Joe Mlynek, CSP, OHST
Updated: Mar 28
Core Elements of an Effective Program
The Occupational Safety and Health Administration (OSHA) promulgated the standard for The Control of Hazardous Energy (Lockout Tagout), Title 29 Code of Federal Regulations (CFR) Part 1910.147 in 1982. The standard is responsible for preventing numerous injuries and fatalities since it went into effect in 1989. Lockout tagout is defined as specific practices and procedures to safeguard employees from unexpected energization or start-up of machinery or equipment or the release of hazardous energy during servicing or maintenance. This blog will discuss the core elements of an effective lockout tagout program.
Energy Control Procedures
The OSHA standard requires employers to develop a program consisting of energy control procedures, employee training, and periodic inspections. Energy control procedures must be developed and utilized for the control of potentially hazardous energy during servicing or maintenance. The energy control procedures must be equipment specific unless all of the following elements exist:
The machine or equipment has no potential for stored or residual energy or re-accumulation of energy after shut down.
The machine or equipment has a single energy source which can be readily identified and isolated.
The isolation and locking out of that energy source will completely deenergize and deactivate the equipment.
The machine or equipment is isolated from the energy source and locked and tagged out during servicing and/or maintenance.
A single lockout device will achieve a locked-out condition.
The servicing or maintenance does not create hazards for other employees.
The employer has had no accidents involving the unexpected activation or re-energization of the machine or equipment during servicing or maintenance.
If energy control procedures are required, they must clearly outline the scope, authorization, rules, and techniques utilized to control the hazardous energy, include a specific statement of the intended use of the procedures, and specific procedural steps for shutting down, isolating, blocking, or securing machines or equipment to control hazardous energy. The procedure must also include specific steps for placement, removal, and transfer of lockout devices, tagout devices, and other energy control measures.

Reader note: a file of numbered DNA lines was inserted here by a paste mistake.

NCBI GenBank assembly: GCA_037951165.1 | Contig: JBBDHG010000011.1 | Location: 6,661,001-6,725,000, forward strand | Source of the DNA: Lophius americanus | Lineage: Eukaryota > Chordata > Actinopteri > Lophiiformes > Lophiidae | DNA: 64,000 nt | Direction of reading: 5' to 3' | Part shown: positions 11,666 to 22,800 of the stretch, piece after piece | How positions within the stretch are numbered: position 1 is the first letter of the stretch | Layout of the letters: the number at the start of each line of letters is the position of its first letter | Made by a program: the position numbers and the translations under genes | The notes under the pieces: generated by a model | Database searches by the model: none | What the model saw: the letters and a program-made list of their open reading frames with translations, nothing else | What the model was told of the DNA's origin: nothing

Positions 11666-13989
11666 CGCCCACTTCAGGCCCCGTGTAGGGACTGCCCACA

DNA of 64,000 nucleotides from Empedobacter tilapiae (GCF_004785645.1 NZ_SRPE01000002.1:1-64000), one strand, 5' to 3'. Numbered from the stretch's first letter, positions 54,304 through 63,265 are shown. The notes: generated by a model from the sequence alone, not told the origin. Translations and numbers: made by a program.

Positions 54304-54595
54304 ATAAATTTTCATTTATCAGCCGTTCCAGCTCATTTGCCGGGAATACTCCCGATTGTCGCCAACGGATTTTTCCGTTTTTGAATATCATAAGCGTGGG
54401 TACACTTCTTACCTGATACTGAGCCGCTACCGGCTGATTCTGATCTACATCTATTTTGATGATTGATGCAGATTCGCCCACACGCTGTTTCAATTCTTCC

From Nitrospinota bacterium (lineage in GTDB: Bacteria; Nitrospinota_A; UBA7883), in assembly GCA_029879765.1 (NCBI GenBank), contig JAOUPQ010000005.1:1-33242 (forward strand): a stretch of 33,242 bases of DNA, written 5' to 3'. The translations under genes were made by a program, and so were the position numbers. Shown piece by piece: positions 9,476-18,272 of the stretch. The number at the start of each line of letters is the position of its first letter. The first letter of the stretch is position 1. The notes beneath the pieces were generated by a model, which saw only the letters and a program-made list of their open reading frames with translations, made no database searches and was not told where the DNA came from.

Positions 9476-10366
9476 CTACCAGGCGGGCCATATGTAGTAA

Employers are required to conduct periodic inspections of the energy control procedure(s) at least once per year. The purpose of the inspection is to ensure that the procedure(s) is being followed. The inspection must be performed by an authorized employee other than the one(s) utilizing the energy control procedure being inspected. Any inadequacies or deficiencies identified during the inspection must be corrected immediately. In addition, periodic inspections must include a review between the inspector and each authorized employee to include that employee’s responsibility under the control procedure being inspected. Inspection documentation must include the identity of the machine or equipment, date of inspection, names of employees included in the inspection, and the person performing the inspection.
Employers are also expected to ensure that employees have knowledge and skills required for safe application, usage and removal of energy controls. Training must focus on the recognition of applicable hazardous energy sources, the types and magnitude of the energy available in the workplace, and the methods and means for energy isolation and control. The employer is expected to provide training specific to the needs of the employee with a focus on both the authorized and affected employee.
An affected employee operates or uses a machine or equipment on which servicing or maintenance is being performed under lockout tagout. An authorized employee is a person who locks or tags out machines or equipment in order to perform servicing or maintenance. Affected employees must be trained on the purpose of the energy control procedure(s), recognition of when an energy control procedure is being used and understand the importance of not tampering with lockout or tagout devices and not starting or using equipment that has been locked and tagged out. Authorized employees must be trained to ensure that they have knowledge and skills necessary for the safe application, use, and removal of energy isolating devices, the ability to recognize hazardous energy, the type(s) and magnitude of hazardous energy sources in the workplace and the energy control procedure(s). Authorized and affected employees must be retrained when there is a change in job assignments, equipment or processes that present a new hazard, a change in energy control procedures, or a periodic inspection that reveals shortcoming with employee knowledge or use of energy control procedures.
An effective energy control program can prevent employee injuries and fatalities. The core elements of an effective program include procedures, training, and periodic inspections. In addition to the core program elements, consider program language to address key elements such as contractor coordination, group lockout tagout requirements, lockout device removal, and continuity of lockout tagout during shift changes. Remember, safety doesn’t have to be difficult, simple steps, like inspecting lockout tagout procedures to ensure effectiveness, can prevent injuries and save lives.
Joe Mlynek is a partner and subject matter expert at Safety Made Simple, LLC. He has over 20 years of experience in safety at the corporate level and as a consultant. He is a Certified Safety Professional (CSP) and Occupational Safety and Health Technician (OHST). Joe can be reached at email@example.com